Like many of my peers, I woke up yesterday to the EU referendum results and a good stab of shock. My next reaction was that 51.8% of the 72% of registered voters (who then only make up roughly 70% of the population) was definitely not enough for a conclusive vote. 17.4million votes out of a population of 64.1million could surely never be enough?
I almost turned over and went back to sleep (#phdlife) but instead I got up, put the kettle on and checked Facebook.
All of a sudden it was very, very clear that this was probably not the case. Unless you had your head stuck in the proverbial sand yesterday, I'm sure you can imagine the conversation I tuned into. Panic, finger-pointing, uproar. After I suggested, tongue-in-cheek, that the votes should have been weighted according to the years voters would live with the consequences, one Leave voter told me I was being childish, that I was a loser and then (as the conversation progressed to issues such as university funding, instability and the idea that age does not equal knowledge) that I and my friends and family were c**ts. (Ok fine, so one of my friends had posted a Jeremy Kyle meme calling him a twat. But still.)
Luckily, most of my Facebook friends were staunch Remain voters like myself. I spent the rest of the day enveloped in the voices of the 75%. The evening was spent with friends, drinking prosecco and dancing to break-up songs.
Yesterday, David Cameron resigned, the EU basically told us to bugger off asap and the global markets suffered a giant blow. Things suddenly began to look very, very serious. Many Leave voters even started to regret their votes which they had simply seen as a protest vote. If anything, we can at least learn something from the referendum - our votes count.
Amongst this, the hatred and vitriol that had formerly been reserved for politicians and immigrants was suddenly aimed at both sides of the vote. I may not be a politician but I agree with the idea that such division is exactly what got us here in the first place and that blaming an age group, social class or ethnicity for our problems is simply exacerbating the issue. People felt alienated and ignored and grabbed a chance to vote for something different.
Sadly, that something wasn't what the majority of Britain's youth wanted. And now we face the backlash from the international community on a greater scale than the older generations who predominantly voted to Leave.
In particular, I am deeply saddened by the responses I have seen from my European friends on social media, both living here and abroad. They feel rejected. They feel confused. They feel outraged. They feel unwanted and like they no longer belong on this confused little island. Britain may still be in the EU but it is currently a very isolated place.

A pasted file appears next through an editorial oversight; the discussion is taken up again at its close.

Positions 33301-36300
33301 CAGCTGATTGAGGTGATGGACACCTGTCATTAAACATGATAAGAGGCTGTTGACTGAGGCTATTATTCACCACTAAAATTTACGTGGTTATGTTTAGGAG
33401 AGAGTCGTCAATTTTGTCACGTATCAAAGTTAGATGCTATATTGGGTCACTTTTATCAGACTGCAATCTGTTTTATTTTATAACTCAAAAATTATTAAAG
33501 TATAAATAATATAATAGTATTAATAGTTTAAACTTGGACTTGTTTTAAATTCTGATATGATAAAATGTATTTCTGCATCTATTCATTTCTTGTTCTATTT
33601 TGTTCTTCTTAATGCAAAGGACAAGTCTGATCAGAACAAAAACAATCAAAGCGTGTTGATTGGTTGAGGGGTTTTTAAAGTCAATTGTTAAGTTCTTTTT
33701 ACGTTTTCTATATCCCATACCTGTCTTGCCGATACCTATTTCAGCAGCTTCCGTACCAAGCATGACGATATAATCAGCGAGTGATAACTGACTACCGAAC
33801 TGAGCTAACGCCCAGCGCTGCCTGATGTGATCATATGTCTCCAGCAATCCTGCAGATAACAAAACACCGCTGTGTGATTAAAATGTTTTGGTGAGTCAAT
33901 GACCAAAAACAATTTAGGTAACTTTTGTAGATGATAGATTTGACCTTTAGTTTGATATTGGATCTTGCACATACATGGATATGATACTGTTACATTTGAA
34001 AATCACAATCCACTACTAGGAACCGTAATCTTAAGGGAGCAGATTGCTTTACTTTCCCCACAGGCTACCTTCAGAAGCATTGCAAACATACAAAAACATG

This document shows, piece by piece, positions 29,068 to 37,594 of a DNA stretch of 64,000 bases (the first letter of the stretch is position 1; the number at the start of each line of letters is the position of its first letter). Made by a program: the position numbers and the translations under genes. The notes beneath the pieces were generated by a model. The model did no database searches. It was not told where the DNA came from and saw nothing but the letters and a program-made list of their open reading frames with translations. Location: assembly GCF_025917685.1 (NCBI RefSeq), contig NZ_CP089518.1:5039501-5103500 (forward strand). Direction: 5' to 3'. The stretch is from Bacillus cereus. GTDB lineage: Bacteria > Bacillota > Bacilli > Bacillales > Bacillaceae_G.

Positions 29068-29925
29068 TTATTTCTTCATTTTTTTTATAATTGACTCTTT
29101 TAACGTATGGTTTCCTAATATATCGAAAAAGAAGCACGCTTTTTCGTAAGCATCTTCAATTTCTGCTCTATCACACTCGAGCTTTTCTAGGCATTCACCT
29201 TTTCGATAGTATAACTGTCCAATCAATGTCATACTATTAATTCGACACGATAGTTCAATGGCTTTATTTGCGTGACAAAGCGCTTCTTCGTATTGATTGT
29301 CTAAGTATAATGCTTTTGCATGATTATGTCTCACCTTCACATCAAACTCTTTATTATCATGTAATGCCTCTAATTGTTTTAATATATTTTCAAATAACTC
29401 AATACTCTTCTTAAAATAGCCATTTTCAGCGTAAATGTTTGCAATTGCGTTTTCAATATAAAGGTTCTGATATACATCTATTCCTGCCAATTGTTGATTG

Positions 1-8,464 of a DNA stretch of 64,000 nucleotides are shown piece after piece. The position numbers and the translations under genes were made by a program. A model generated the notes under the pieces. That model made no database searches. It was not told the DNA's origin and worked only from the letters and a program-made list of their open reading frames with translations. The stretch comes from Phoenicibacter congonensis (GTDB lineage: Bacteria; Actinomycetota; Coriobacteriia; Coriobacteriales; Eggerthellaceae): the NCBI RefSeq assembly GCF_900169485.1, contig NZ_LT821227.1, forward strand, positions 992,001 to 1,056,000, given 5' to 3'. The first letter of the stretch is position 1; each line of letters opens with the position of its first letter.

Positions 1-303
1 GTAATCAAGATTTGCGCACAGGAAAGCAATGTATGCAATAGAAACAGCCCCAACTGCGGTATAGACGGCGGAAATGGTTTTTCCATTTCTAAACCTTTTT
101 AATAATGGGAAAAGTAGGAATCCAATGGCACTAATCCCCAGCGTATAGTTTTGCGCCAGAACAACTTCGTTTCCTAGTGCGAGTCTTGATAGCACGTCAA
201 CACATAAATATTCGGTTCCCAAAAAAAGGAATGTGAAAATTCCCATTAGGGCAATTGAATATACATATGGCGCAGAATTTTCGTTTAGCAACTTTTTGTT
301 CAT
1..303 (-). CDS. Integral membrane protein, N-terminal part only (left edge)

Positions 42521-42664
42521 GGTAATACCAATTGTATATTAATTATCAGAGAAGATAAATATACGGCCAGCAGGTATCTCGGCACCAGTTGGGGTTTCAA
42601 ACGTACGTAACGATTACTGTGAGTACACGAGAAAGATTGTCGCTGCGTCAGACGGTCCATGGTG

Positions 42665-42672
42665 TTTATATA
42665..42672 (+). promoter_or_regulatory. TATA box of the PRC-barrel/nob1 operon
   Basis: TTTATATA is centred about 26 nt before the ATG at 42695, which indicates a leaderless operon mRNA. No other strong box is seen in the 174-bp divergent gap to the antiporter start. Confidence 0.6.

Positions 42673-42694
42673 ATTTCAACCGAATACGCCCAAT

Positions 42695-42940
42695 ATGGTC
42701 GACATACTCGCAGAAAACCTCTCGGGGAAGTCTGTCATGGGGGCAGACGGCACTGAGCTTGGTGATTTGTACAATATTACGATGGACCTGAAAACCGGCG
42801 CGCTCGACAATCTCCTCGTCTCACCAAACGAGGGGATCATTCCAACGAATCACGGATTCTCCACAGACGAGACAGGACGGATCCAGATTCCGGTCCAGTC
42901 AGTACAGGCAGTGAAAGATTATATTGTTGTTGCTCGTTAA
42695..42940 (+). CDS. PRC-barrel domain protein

I have seen many cries for Britain to now be given a bad deal in the negotiations with the EU. We voted for this, we should deal with the consequences, they say.
Now not to stay that this is in any way like the prejudice experienced by minorities but for the first time in my life as a straight, white, lower-middle-class, university-educated female - I feel the injustice of being rejected on the basis of my social group. I have of course experienced sexism on many levels too but I have never experienced what it is like to be such fair game for angry, hurt people. And to have so little to argue back with. I am part of a country that voted to leave the EU. I am part of a country whose decision has affected not just us, but the entire global economy. I am part of a country whose future is now deeply uncertain.
I accept and understand why people are reacting towards the Brits as they are. I am deeply sorry for the message Britain has sent out.
But in attempt to redeem myself and my peers, I want to say this:
17.4million out of 64.1million.
(And then within that 17.4million, not everyone was voting because they're xenophobic and racist.)
The other millions, the young who voted to Remain, the young who were denied a voice - they/we are the ones who will have to live the longest with these consequences. And we are the ones who still desperately want to remain friends with you, Europe.
When I see your calls for us to suffer the consequences of our decision, for our blind stumbling into the abyss to be punished, I feel such a deep sadness. I feel as alienated as you do, not just from my fellow countrymen but also by you with these dismissive and sometimes hate-filled comments. And I desperately want to run to you and to apologise to you and show you that you are wanted and needed and loved.
I tried. We tried. I voted Remain. So did so many of us. Us who have adored learning your languages and studied or worked abroad with you and tried to immerse ourselves in your culture and respected and loved our differences as well as our similarities.
Please don't shut your door to us when we have been so heartbroken to see the international one close. We still love you.
"We are far more united and have far more in common with each other than things that divide us."
Jo Cox 1974 -2016